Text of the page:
Why is Ableton no good for mixing and mastering?

Hi Danny and everyone in the forum

I use Ableton, and I noticed how you said people who use Ableton should be bouncing stems into logic or cubase, I’m not sure why you believe this as I know tons of people that mix and master in Ableton as well as big name producers who have also said Ableton is what they use all the way through.

As long as everything has been converted to audio I don’t see a prob, but maybe I’m missing something, could you tell me what the issues are, thanks

I think it comes down to work flow.

I used to use logic before I got into ableton and have mixed and produced all my stuff in ableton for the past 3-4 years.

The other day I had to re-buy logic as my old logic version 9 was no longer compatible with os highsierra and I wanted to open old projects.

The speed at which you can mix in logic is so much faster from a tweaking and chain perspective. Being able to see all the plugin chains at once, as opposed to one at time for ableton, is just awesome.

Am I exporting all my ableton tracks into logic? Personally no. BUT, if I was ever importing stems or working on someone else’s track, I would NEVER do it in ableton. Logic 100%.

Some always bounce from ableton into logic, but for me I mix as I go now especially after doing all of Danny’s courses and I just cant be bothered to stem them down.

Ok so it’s a work flow thing, the way Danny made it sound in one of his videos was like it was detrimental to the audio lol just Messing with ya Danny, but for real that’s how it sounded to me

Well, this has been a long-standing topic forever, and actually it deserves updating for sure.

Back when I was designing the Mixing and Mastering curriculum for Dubspot, there was a lot of pressure on me to keep everyone in Live. Dubspot was the (a) church of Ableton Live and although they also taught Logic – Logic sort of enjoyed a second-class citizenship there.

Personally I was a ProTools guy who became a Cubase guy, but there was hardly any Cubase happening at Dubspot at that time.

And, although I was a Cubase user, I always had a deep respect for the sound of in-the-box Logic mixes.

Live in-the-box mixes at that time sounded dull, narrow, fuzzy, and small to me – reverbs seems to collapse and the dynamics were stiff.

And on really big mixes with lots of 3rd party plugins, Live would crash and complain like crazy.

In short, Live seemed like the ultimate sound design, production platform – but not so good for mixing at that time.

The problem seemed to me to be issues in Live regarding plugin-delay-compensation and the internal mix buss summing. These perceptions were entirely impressionistic and not based on any hard data. It’s just the way it sounded to me.

As Live matured, it seemed to me that they fixed some stuff – and the sound seemed to improved quite a bit, maybe around 9 to 9.5.

I am not sure exactly what changed. Some of my very smart friends say that nothing changed.

But what I did notice is the students at nextlevelsound starting completing the Mixing and Mastering Program all in Live and had totally awesome results!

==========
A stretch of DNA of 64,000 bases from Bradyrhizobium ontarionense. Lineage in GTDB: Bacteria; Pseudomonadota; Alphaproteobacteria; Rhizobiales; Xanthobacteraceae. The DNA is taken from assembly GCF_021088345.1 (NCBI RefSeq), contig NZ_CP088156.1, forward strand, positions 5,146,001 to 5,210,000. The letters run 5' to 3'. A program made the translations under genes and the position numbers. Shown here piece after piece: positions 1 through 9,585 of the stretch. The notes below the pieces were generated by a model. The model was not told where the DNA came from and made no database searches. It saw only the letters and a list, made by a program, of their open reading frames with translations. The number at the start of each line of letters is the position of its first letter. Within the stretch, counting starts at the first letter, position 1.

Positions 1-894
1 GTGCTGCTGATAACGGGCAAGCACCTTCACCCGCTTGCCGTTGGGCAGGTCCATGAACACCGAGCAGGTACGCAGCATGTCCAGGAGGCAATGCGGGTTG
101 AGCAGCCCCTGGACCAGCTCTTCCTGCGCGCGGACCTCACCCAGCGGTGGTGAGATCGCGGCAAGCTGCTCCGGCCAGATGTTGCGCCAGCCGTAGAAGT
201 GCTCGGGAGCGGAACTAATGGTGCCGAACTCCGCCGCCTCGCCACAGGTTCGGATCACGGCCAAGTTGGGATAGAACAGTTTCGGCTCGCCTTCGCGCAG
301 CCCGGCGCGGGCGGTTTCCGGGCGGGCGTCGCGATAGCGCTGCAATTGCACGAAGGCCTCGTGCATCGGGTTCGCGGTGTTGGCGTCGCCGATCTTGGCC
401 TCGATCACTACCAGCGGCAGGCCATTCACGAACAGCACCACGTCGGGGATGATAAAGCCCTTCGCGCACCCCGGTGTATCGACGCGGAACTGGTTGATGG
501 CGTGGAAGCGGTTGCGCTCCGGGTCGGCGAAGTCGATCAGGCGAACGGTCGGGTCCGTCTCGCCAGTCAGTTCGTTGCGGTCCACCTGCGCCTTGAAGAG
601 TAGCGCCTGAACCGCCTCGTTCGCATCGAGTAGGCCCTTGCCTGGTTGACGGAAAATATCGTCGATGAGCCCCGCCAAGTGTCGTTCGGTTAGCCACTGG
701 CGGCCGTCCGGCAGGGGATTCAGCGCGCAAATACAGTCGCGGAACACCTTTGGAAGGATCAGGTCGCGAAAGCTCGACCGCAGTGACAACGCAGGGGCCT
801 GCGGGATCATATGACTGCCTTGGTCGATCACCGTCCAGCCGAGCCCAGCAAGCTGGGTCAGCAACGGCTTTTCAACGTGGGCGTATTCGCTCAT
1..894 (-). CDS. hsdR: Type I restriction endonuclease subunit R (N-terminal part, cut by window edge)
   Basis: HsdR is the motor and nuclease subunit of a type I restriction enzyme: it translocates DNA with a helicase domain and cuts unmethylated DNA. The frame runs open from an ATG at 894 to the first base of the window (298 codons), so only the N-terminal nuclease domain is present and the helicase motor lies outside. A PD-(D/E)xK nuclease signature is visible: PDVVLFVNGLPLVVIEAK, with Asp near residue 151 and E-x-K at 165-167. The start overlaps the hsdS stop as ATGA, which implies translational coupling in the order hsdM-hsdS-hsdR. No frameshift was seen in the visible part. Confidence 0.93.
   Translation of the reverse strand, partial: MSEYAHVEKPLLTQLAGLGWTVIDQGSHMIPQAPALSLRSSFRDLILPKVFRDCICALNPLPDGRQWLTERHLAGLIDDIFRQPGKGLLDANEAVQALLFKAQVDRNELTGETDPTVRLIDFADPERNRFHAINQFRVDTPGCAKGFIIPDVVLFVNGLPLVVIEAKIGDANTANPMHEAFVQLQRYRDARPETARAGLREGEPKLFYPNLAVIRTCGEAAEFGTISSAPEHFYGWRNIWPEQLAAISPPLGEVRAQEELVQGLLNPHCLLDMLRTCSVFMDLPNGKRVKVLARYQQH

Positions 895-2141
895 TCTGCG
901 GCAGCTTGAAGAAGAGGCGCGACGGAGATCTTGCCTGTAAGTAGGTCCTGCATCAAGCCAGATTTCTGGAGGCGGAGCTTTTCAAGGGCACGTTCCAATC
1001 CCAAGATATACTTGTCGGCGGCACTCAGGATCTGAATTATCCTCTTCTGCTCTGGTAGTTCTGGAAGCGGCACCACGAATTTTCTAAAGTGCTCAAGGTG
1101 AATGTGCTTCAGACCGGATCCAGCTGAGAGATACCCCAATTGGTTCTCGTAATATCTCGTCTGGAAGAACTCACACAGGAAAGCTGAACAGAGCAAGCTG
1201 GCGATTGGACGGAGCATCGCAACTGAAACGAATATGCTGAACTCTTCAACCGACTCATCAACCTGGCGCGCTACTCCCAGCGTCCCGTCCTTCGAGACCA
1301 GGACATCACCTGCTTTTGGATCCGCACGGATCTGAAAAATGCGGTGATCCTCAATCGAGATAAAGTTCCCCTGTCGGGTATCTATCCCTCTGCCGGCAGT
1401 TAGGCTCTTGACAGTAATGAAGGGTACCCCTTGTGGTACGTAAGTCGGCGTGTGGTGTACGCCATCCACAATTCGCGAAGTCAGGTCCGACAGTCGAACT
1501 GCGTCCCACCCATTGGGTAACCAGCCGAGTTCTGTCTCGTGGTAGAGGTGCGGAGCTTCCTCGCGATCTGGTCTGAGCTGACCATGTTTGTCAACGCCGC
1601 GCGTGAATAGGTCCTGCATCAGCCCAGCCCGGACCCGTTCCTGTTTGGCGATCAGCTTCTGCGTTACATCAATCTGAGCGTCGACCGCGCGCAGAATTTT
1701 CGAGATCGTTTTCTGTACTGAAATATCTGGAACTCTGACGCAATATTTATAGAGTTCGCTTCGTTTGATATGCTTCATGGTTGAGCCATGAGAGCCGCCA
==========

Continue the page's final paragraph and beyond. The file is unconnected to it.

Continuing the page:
So I changed/updated my opinion about mixing in Live. Lots of my students all over the world now achieve excellent results staying in Live for the entire production/mixing and mastering cycle.

That being said, I still have many students who prefer to use Live for composition, production and sound design – but switch to Logic, Cubase, or Studio One for the final mixing and mastering.

And these students have amazing, world-class results as well.

So I think now that the multi-daw approach is more of a personal option than a recommendation.

Well…that’s the update from me.

Hope that all makes sense.

Let’s keep this conversation going :wink:

  • Danny

thanks Danny, makes sense

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hello there! I am also a Live user, and I really love it for compositon and sound design, It really feels the best flow for me at the time.

Anyways, the only thing that I’ve been struggling with, is the PARALLEL DRUMS BUS MIX, since we can’t use the VCAs as @Danny taught us.

I feel like if I use Groups maybe Reverbs (pre fader) ,won’t work as they should.
I’ve been trying workarounds on this, and sometimes i get doubts about if I will get the result is expected from this particular ‘‘trick’’ and I would like to know some other LIVE user’s workaround on this topic!

I will maybe open a new poll to this to check what the talented NLM people here found!
maybe @justinc the brain of Live could know something !

If anybody has a insight on this, I will be very thankful :smiley:

Ableton is not as bad in sound quality as everyone thinks. One thing you need to REALLY learn and understand is the warping styles as these really affect the sound. Choose wisely and listen and understand what they are actually doing to your audio!!!

I believe Ableton have updated at the audio engine in the release of v.10

My workflow is that I only use the 12 sends for reverbs and delays…or any effect that I will use across multiple tracks.

The fun begins when you start to group your plugins and make effects racks within each individual track. Here is where I would do ALL my parallel processing suck as parallel compression and parallel EQ.

Hope that gives you some food to thought and some ideas for experemintion.